Let’s be clear here, I’m not talking about hardware. Microsoft has done a fine job with the Surface line. Building durable good looking slates, with; kickstands, ample ports, powerful processors, beautiful displays, multiple cameras, abundant connectivity options, etc.

What I am talking about is the user experience "after" you press that power button, waking that beautiful screen. This is where the rubber, or in this case the fingers, meet the pavement. Microsoft tried to accomplish this with their grand experiment called Windows 8. We all know how that was received. Now they’re trying again with Windows 10, but will they succeed?

Apple has settled on their phone OS to power their tablets. And Google/Android has done the same. Can Microsoft break that trend and force a desktop OS to work seamlessly on a tablet? I’m not yet convinced they can. Why? Well, for starters just check market share. I have been using Windows 8 powered tablets almost since the beginning and honestly, the results have been less than stellar. Anyone who has used a Windows 8 tablet knows that feeling of wanting to reach for a physical keyboard, or touchpad, or mouse, to complete a simple task. That happened with my Surface RT, as well as all three of my 8" Win 8 tablets. From trying to tap miniscule menus, to not getting the desired results after a long press, to not having any chance of selecting multiple items, to having a popup keyboard that seems to get in the way of everything. I think Microsoft is aware of this and they demonstrate it by pushing the Surface line with an attached keyboard, even though they still list it as an optional (necessary) accessory. For all we know, the Surface 8" may be on hold because there are glitches with the undocumented slide out keyboard. Forget the upsell benefit, and the "more productive" narrative they push. Microsoft knows that without the attached keyboard/touchpad, their Surface will provide a less than expected experience. And they don’t want that.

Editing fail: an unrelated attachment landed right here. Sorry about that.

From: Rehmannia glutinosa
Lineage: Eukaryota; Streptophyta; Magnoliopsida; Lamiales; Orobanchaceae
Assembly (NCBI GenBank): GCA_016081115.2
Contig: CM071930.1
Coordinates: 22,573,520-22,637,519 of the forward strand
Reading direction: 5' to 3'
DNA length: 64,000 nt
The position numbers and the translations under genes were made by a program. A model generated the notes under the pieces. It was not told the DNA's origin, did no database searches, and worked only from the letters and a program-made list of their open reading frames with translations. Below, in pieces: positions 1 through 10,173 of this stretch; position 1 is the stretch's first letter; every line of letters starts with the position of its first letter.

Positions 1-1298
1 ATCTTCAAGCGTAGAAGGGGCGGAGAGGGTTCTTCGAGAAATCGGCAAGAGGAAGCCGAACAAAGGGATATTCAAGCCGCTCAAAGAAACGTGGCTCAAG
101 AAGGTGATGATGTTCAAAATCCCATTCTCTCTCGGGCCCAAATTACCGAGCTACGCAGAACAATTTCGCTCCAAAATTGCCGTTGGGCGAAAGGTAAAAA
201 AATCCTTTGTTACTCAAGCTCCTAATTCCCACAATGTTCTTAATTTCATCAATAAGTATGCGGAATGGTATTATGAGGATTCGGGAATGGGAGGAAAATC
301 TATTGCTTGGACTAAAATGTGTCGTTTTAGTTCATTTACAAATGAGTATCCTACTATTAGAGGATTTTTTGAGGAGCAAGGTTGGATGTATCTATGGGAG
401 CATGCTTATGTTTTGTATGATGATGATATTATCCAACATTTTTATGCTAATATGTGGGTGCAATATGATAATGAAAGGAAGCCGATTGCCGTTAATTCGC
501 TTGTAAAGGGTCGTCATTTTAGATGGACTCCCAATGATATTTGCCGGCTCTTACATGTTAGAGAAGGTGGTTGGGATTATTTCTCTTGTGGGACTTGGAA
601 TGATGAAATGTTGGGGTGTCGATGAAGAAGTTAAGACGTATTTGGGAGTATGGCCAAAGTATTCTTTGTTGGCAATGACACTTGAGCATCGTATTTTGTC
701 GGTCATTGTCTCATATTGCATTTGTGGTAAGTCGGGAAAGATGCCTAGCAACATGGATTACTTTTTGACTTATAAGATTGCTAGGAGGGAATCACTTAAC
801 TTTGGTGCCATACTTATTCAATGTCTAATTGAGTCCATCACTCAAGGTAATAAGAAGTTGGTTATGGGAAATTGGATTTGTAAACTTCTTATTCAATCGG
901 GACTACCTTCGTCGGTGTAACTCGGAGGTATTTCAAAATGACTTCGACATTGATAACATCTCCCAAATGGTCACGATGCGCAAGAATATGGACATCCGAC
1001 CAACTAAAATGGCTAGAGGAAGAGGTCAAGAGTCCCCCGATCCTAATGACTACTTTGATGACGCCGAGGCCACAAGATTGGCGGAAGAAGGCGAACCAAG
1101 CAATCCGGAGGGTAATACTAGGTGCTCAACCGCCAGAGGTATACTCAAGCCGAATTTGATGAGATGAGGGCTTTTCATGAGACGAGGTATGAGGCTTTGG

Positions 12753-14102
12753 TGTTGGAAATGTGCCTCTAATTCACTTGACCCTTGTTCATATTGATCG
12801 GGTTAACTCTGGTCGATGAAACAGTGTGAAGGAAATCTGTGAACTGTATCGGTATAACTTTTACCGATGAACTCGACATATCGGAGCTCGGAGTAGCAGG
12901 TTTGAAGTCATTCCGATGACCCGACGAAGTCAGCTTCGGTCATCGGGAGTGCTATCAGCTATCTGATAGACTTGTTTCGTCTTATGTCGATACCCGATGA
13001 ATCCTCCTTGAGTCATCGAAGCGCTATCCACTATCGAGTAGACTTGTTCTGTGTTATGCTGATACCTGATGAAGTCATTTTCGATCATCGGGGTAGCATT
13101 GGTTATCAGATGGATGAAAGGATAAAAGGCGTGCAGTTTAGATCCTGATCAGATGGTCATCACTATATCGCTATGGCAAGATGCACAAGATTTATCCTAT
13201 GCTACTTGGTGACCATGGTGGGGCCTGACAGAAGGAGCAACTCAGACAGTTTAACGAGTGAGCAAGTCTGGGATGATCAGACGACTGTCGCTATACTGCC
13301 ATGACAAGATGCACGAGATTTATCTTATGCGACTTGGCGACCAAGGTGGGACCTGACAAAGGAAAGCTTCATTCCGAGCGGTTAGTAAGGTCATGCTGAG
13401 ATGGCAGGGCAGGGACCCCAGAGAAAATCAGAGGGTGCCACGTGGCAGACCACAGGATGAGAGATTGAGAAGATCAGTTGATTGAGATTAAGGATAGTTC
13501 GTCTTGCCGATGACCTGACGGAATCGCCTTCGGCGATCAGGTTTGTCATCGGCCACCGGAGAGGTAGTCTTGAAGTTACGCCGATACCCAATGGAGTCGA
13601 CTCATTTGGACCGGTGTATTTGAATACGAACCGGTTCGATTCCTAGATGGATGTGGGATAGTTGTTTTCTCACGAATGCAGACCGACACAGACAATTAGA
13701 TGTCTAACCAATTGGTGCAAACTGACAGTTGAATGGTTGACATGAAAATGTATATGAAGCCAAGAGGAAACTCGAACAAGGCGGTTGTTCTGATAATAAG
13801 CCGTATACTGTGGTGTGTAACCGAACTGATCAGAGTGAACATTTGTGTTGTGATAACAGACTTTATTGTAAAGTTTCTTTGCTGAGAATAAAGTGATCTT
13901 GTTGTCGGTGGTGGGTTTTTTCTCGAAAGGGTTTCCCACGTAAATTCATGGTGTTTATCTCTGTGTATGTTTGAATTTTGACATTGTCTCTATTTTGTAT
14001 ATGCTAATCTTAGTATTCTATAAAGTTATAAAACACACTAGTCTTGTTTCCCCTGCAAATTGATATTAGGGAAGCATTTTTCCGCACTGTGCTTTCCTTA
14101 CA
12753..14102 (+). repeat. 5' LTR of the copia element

There is a big difference between a touch friendly and tablet friendly OS. Windows 8 is, sort of, touch friendly now. You can swipe and tap things on your touch screen laptop or keyboard equip 2 in 1, like a Yoga, Asus T100 or Surface. But when your finger gets stuck, you can always defer to the keyboard/touchpad to get unstuck. You can’t do that with a touch only tablet. Note that the Surface is branded a tablet, but it’s really a 2 in 1, with an optional (necessary) keyboard that attaches perfectly and protects your screen. Heck, it even lights up. That’s how Microsoft markets the Surface in almost every instance. Who wouldn’t want one of those colorful keyboards. Don’t know. Maybe someone who wants a tablet for its mobility potential, not wanting to be tethered to a desk to other flat surface all the time. (Mobile: moving, or capable of moving readily (especially from place to place) – Mobility: the quality of moving freely). But that requires a really effective tablet friendly OS. And that’s the dilemma we, and Microsoft, are faced with today. And may be faced with for many more tomorrows. It took more than two years to get touch friendly Office preview apps. How long will it take to make them tablet friendly? Anyone?

No, I am not a Microsoft hater. In fact, I pre-ordered a Surface 3 last week and can’t wait for it to arrive. But when the CSR suggested I add a matching keyboard, I declined. Not so for the Surface pen, which I can’t wait to try out. I am searching for a pure tablet experience, free of any external keyboards, touchpads and mice. Something as comfortable as my Windows Phone experience, but with the full power of Windows.

Am I fantasizing, chasing unicorns. Maybe. But I won’t live forever though. So it’s time to get it together Microsoft. Here’s my suggestion to accelerating the progress. Starting Monday morning, issue Surface 3 Pro’s to every member of the Windows, Office & Surface teams. Collect all keyboards, wireless keyboards, mice, docks, and connected input devices. Prohibit these input devices both at home and at the office. Have everyone continue to, or try to work, within that tablet only environment for the week. The following Monday, meet with everyone collectively and in groups, to have them share their experiences. Spend the whole week hammering out the obstacles and mapping solutions. The third Monday, give everyone their old tech back so they can get working on the new Windows. Sure, Windows 10 may become an early Fall release, rather than late Summer. But I think it will be worth it.

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